Ratatouille ★★★★

In 1995, the world of cinema and its medium was completely altered, and inevitably elevated. When Toy Story hit theaters, the cinematic populous couldn’t believe what was before their very own eyes. Even more impressive was the fact that this revolutionary piece of filmmaking had been delivered by a very unlikely source. Thirteen years later, after numerously cementing its alpha status into the animation genre, Pixar released an outing worthy of combating, and in some cases dethroning, several of that year’s best. 

The “Pixar Moment”, a phrase coined by the respective studio for its heavyweight, knockout punch moments, is a scene, shot, or sequence of pure, undulated transcendence. Considering how large their canon has become, it’s a feat of true unbelievability that this moniker applies to almost all of their work. Yet, with each and every outing, Pixar proves time and time again that the animation medium can, and should, strive for more. Ratatouille’s grand climax, a perfect representation of the studio’s now famous “Pixar Moment”, and the source of its title, comes in the form of a meek, peasantry dish of common, household ingredients. The chef, an extraordinary combination of humility and lowliness, waits and watches the product of his mastery from afar as it’s ever so silently critiqued. For him, the outcome is long and drawn out, but what follows, simply proves the hands behind the dishes in the Pixar kitchen know a thing or two about beauty. 

It only takes a mouthful for Ego, to realize the significance of the food placed before him. The silence that follows that initial bite only heightens the gravity of the situation. Slowly, ever so slowly, Ego’s hand slackens, sending his pen and infamously scathing ink inside crashing to the ground. His gaunt, ghost-like face, as if drained, readily loses the last twinges of color. With a bow of recognition and a simple, “Thank you for the meal”, Ego turns abruptly, and leaves. 

“In many ways, the work of a critic is easy. We risk very little, yet enjoy a position over those who offer up their work and their selves to our judgment. We thrive on negative criticism, which is fun to write and to read. But the bitter truth we critics must face, is that in the grand scheme of things, the average piece of junk is probably more meaningful than our criticism designating it so. But there are times when a critic truly risks something, and that is in the discovery and defense of the new. The world is often unkind to new talent, new creations. The new needs friends. Last night, I experienced something new: an extraordinary meal from a singularly unexpected source. To say that both the meal and its maker have challenged my preconceptions about fine cooking is a gross understatement. They have rocked me to my core. In the past, I have made no secret of my disdain for Chef Gusteau's famous motto, "Anyone can cook." But I realize, only now do I truly understand what he meant. Not everyone can become a great artist; but a great artist can come from anywhere. It is difficult to imagine more humble origins than those of the genius now cooking at Gusteau's, who is, in this critic's opinion, nothing less than the finest chef in France. I will be returning to Gusteau's soon, hungry for more.”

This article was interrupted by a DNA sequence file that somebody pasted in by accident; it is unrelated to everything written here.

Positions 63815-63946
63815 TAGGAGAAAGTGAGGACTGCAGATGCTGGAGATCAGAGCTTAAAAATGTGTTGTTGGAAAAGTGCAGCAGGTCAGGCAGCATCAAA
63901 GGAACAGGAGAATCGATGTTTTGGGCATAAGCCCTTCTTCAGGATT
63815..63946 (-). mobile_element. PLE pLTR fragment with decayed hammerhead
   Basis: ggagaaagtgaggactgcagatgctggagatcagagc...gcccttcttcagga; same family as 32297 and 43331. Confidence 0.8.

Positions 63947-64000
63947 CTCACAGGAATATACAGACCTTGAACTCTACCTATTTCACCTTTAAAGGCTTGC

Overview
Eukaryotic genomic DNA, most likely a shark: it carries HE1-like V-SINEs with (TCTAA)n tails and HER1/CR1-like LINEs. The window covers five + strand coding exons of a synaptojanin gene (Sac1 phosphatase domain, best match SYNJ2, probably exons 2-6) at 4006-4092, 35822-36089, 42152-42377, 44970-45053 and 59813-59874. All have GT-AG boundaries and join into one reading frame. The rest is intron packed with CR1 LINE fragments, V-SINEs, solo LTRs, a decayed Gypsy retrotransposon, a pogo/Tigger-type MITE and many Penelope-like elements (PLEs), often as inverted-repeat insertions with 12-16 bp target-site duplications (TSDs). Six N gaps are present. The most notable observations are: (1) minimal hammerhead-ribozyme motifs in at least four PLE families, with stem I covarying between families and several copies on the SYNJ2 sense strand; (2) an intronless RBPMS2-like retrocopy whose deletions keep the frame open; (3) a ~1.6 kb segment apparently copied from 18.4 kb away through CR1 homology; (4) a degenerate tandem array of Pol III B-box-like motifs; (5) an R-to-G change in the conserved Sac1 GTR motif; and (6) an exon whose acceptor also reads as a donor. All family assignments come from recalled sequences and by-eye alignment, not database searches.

This monologue, contemplatively delivered by Paris’ finest, Anton Ego, not only saw the fruit of a new perspective, from snobbish elitism to a humble defense of subjective accomplishment, but drives home the universal core of Ratatouille. With a crescendoing score of joyous elation to set the mood, a character once befuddled in arrogance, now, running parallel alongside the film’s all encompassing theme, reaps the reward of unlikely genius. For films that depict romantic relationships between two robots, a fish’s odyssey through the ocean’s underbelly, and prehistoric dinosaur wanderings, Pixar fully appreciates the necessity of tying everything back to the universally understood nature of being human. Ratatouille, like the studio’s greats before and after, is no exception.

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